Some of you may have dismissed my last post, because both the strict and lazy vector normalization routines were O(`N`). According to the paper entitled “More Haste, Less Speed” there exists a problem that any strict, functional, (on-line) algorithm requires Ω(`M` log `N`) time, while there exists a lazy, functional, (on-line) algorithm that runs in O(`M`) time.

The problem, posed by Pippenger, is to take a stream of characters (or anything) of length `M` and group the characters into blocks of size `N`. Then apply a given permutation to each block. Finally output the resulting stream of characters. The lazy solution is described in the paper.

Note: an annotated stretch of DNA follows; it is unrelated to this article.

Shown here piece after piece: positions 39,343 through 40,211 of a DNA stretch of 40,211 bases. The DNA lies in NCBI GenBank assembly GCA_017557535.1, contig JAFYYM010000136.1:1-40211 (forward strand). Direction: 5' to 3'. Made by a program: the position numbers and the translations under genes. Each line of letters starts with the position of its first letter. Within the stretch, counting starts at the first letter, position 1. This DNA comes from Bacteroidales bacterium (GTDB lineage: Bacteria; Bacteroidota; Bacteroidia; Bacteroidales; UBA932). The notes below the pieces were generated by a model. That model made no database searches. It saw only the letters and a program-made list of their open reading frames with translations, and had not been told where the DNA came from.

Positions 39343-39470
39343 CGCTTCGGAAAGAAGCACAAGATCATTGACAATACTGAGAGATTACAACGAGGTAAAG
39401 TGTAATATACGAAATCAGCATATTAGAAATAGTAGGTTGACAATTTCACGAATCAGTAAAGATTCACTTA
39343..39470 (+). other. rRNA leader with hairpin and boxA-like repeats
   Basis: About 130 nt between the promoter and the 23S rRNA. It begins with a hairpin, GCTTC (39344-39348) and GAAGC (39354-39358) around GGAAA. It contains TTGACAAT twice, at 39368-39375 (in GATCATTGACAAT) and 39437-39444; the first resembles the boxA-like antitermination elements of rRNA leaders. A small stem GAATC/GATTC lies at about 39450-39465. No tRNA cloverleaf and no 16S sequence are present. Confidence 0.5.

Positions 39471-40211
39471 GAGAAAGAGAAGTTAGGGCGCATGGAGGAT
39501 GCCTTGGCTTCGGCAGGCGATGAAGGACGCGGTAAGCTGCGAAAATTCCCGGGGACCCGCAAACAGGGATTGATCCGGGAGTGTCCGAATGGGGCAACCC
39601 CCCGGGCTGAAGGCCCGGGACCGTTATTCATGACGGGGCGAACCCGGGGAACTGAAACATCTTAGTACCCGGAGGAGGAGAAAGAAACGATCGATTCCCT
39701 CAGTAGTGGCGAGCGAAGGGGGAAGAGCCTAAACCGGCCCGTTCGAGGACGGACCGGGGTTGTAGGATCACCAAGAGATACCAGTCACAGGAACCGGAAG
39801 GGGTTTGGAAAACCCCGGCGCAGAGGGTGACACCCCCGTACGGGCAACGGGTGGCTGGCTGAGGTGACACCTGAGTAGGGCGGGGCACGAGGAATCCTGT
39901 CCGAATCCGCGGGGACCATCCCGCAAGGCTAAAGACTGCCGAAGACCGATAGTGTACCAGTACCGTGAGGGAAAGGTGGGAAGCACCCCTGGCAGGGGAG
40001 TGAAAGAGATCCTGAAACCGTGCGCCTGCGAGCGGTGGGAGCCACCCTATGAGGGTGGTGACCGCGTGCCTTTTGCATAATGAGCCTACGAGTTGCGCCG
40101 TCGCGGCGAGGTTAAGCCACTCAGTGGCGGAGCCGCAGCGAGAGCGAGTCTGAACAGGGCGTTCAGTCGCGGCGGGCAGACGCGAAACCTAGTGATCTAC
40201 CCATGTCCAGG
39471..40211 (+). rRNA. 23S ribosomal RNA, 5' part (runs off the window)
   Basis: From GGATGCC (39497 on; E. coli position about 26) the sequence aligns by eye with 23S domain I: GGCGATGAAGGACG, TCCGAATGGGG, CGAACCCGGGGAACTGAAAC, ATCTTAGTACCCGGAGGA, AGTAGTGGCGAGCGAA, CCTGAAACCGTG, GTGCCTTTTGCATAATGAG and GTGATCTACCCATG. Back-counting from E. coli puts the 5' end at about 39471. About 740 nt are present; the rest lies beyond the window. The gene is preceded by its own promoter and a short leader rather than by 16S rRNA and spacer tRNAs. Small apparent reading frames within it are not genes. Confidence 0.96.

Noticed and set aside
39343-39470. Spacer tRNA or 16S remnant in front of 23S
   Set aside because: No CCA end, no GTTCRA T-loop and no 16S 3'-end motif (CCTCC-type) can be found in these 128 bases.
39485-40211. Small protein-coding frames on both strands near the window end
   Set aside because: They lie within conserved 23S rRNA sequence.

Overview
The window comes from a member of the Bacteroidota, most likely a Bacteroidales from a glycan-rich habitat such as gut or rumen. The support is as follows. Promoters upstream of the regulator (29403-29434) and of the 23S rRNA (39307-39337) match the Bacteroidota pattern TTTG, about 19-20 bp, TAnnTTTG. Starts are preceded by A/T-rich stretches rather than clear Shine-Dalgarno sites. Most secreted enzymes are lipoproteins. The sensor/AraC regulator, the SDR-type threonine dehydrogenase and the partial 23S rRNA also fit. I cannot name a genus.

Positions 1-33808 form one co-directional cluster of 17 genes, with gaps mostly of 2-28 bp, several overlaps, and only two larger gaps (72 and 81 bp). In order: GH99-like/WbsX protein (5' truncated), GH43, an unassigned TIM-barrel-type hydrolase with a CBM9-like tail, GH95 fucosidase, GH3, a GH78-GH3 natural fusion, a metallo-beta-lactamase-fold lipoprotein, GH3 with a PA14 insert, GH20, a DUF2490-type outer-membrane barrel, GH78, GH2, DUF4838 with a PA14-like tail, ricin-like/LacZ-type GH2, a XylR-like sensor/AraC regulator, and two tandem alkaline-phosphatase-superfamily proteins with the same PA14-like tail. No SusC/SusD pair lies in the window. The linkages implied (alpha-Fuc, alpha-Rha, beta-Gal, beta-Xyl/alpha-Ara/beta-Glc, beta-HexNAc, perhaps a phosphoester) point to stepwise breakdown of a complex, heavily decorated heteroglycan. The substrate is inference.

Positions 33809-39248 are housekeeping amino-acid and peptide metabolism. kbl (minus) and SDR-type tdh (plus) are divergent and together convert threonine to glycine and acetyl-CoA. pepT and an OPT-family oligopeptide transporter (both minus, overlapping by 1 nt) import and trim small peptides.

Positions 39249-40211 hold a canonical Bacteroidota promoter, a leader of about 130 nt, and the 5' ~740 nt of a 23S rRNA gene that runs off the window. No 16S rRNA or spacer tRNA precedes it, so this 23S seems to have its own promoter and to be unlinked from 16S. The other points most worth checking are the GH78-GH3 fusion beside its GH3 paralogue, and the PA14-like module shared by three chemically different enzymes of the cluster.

Crucial to the fast lazy program is the observation that instead of repeatedly applying a permutation to groups of n symbols, the same result can be obtained by one application of the permutation to a group of n sequences of symbols. The sequence of lists which are to be permuted is transposed, the transposed list of sequences is

permuted once, and the permuted list of sequences is transposed back again [emphasis mine].

As usual, the lazy solution boggles the mind. It would seem that thunks set up wiring so that the incoming stream is accessed in such a way that the permutation is applied.

Perhaps it is best to not try and understand how lazy programs work and just be satisfied that it does.